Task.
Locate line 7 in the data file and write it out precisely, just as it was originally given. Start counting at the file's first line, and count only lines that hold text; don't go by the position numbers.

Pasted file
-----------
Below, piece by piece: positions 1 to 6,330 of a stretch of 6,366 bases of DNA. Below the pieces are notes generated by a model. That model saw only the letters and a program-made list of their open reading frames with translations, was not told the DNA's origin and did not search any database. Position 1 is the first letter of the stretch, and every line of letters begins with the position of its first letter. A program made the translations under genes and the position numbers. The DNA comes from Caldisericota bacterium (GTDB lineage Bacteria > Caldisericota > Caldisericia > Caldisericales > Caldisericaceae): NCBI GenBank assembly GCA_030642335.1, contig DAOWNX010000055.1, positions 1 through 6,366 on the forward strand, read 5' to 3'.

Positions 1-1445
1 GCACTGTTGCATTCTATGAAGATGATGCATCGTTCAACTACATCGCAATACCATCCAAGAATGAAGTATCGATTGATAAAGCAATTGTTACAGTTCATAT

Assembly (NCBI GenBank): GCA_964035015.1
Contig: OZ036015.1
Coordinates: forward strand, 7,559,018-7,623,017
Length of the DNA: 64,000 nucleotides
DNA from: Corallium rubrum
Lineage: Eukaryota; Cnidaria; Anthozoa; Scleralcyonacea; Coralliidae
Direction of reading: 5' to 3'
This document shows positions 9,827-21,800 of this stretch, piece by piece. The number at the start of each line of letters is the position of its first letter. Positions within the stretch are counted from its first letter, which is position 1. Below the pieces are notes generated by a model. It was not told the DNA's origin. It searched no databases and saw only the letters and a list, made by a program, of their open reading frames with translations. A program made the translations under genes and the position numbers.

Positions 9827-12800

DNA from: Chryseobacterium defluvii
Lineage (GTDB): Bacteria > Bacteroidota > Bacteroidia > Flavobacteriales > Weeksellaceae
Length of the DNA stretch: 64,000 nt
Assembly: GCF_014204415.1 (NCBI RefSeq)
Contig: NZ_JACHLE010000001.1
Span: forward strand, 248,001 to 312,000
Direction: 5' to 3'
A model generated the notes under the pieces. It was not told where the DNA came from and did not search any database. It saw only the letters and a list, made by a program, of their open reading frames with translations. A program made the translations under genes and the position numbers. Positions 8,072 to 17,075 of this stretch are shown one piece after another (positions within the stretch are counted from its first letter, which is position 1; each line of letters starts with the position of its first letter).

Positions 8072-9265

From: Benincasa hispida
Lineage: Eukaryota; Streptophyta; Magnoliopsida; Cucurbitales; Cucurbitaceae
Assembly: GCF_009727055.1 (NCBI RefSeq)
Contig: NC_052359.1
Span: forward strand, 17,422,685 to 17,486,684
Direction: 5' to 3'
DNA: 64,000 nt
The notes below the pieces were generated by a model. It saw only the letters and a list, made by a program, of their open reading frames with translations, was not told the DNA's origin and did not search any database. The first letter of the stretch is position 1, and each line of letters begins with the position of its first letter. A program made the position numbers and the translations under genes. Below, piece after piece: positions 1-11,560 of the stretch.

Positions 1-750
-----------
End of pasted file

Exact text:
Length of the DNA: 64,000 nucleotides